Solar Resource Compass
Solar Resource Compass is an online tool providing solar irradiance data, soiling loss estimates and ground albedo data for solar projects in North America
Sourcing site-specific solar data for your solar projects is challenging - there are many sources for solar irradiance data, but only a few exist for soiling loss estimates, snow loss estimates and ground albedo. For each of these, developers and investors have had to source this data on their own and figure out how to compare the multiple sources for each.
Today, that problem is solved with Solar Resource Compass. DNV's online solar data service serves as an aggregator and calculation engine to provide users with an easy-to-use, on-demand solar data service.
If you're building tools to automate your processes, Solar Resource Compass is also available via API.
Solar Resource Compass saves you time, but more importantly ensures that you’re not leaving money on the table, or overpaying for an asset.
To try it out immediately, click here and enter an address - it's that easy.
How can I use it?
Solar Resource Compass is most commonly used to assist developers in determining the solar potential of a project site by helping to identify the right site solar irradiance and ground albedo data to model in their projects, during the feasibility phase, or prior to financing. Whether you need data for a single project or want to compare 100 sites using a python script, Solar Resource Compass will make sure you're making pragmatic decisions about your projects.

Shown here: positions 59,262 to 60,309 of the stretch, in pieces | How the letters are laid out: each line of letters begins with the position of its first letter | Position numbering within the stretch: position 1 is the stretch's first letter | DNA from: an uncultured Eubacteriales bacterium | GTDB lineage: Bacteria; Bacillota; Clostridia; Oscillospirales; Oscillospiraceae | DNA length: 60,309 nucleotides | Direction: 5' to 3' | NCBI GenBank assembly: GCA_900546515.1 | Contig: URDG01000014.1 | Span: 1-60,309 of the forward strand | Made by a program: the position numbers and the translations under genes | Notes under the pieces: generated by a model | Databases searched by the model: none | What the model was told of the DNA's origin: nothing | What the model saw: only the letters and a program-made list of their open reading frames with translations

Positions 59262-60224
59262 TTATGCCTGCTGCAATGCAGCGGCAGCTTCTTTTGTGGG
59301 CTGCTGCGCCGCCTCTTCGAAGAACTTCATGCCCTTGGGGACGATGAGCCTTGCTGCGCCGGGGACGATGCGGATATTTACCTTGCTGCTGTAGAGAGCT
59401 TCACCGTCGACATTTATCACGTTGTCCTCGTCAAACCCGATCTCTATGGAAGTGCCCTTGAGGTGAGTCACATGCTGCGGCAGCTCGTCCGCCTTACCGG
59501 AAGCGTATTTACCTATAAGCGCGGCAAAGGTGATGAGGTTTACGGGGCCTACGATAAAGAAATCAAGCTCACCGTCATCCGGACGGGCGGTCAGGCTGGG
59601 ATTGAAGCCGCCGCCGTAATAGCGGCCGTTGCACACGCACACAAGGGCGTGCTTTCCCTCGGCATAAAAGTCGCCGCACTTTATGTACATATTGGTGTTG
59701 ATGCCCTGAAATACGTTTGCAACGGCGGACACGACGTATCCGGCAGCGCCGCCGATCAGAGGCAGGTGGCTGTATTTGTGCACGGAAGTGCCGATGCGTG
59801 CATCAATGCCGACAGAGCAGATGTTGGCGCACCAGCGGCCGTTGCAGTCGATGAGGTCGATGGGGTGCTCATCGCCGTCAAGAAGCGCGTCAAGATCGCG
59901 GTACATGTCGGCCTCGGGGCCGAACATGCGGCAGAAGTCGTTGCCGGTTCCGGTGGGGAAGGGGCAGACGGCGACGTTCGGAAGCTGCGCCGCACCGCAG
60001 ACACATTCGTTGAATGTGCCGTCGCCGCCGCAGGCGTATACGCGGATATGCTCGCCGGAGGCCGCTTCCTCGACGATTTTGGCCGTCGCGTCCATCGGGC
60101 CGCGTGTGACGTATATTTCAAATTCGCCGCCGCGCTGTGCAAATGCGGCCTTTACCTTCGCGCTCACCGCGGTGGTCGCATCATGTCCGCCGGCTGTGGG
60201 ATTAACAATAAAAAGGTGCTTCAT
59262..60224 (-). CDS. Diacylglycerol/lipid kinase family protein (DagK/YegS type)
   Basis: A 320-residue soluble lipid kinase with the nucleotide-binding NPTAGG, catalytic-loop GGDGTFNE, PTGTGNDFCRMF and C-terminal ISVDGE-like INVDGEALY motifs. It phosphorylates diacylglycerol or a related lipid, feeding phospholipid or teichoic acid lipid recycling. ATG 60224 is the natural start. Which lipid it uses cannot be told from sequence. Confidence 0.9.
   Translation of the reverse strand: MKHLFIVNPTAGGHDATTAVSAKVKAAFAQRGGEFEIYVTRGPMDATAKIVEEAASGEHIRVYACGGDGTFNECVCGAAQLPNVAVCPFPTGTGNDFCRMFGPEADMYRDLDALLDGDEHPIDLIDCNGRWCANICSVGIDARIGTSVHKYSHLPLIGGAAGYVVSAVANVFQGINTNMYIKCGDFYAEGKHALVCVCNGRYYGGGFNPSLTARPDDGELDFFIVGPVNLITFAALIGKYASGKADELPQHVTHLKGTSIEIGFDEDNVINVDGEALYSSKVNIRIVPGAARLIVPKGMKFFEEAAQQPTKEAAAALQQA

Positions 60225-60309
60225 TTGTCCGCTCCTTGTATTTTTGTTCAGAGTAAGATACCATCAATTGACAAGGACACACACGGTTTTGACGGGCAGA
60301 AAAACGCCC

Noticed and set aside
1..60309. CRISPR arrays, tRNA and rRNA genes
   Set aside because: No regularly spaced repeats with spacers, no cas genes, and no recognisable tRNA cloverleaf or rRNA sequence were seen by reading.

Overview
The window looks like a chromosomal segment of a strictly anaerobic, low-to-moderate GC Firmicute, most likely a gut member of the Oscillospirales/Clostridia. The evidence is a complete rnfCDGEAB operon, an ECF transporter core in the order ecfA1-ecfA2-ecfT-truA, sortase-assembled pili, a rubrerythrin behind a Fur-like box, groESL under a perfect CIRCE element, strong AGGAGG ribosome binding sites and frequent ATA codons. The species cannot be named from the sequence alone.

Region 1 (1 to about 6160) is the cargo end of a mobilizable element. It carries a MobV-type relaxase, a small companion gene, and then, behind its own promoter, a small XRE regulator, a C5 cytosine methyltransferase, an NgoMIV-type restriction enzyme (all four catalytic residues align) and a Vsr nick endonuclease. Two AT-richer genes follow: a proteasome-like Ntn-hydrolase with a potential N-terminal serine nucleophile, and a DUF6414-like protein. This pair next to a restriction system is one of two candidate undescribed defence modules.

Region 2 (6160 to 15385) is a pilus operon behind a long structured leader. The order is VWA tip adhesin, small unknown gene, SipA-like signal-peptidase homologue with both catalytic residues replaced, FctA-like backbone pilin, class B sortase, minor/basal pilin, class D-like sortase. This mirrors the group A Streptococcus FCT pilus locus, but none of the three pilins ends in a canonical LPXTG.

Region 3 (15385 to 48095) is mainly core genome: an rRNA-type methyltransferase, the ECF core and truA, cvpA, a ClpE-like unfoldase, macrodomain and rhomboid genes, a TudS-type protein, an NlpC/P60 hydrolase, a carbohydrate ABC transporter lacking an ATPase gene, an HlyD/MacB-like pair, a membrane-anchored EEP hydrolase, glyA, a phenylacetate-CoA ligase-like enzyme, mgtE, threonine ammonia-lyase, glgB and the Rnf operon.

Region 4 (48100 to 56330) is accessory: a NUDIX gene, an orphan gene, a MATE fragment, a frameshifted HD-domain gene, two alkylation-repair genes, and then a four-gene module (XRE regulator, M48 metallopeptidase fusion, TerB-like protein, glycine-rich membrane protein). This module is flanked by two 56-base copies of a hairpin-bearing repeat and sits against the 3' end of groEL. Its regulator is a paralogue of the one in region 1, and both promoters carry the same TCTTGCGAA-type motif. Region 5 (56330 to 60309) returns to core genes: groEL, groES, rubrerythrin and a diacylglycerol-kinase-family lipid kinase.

The service can also be used when evaluating projects during financing or acquisition to evaluate whether the estimated solar irradiance may be too optimistic, or snow loss estimates are too low. This can improve the site selection process and reduce the likelihood of misalignment between development phase assumptions and financing/re-financing assumptions. Whether you prefer to use the web-based interface or the API, you can be confident that the projects you're investing in haven't made egregious assumptions leading to over-estimated energy estimates.
Solar Resource Compass is part of DNV's commitment to bring transparency and scale to the solar energy modeling process.
How does it work?
Solar irradiance data (also referred to as solar insolation, or sun hours) is available from many sources, but there is considerable variation in the estimates available from both free and paid irradiance data providers as well as data available in common solar maps. At many project locations, the spread between the highest and lowest estimates can exceed 10%. This misalignment between data sources creates uncertainty in the solar energy modeling process. Users who rely on a single source for irradiance data may estimate high at some locations and estimate low at other locations.
To reduce the risk of selecting data that is too optimistic or too pessimistic, Solar Resource Compass allows the user to easily compare solar irradiance data for each site address or project location.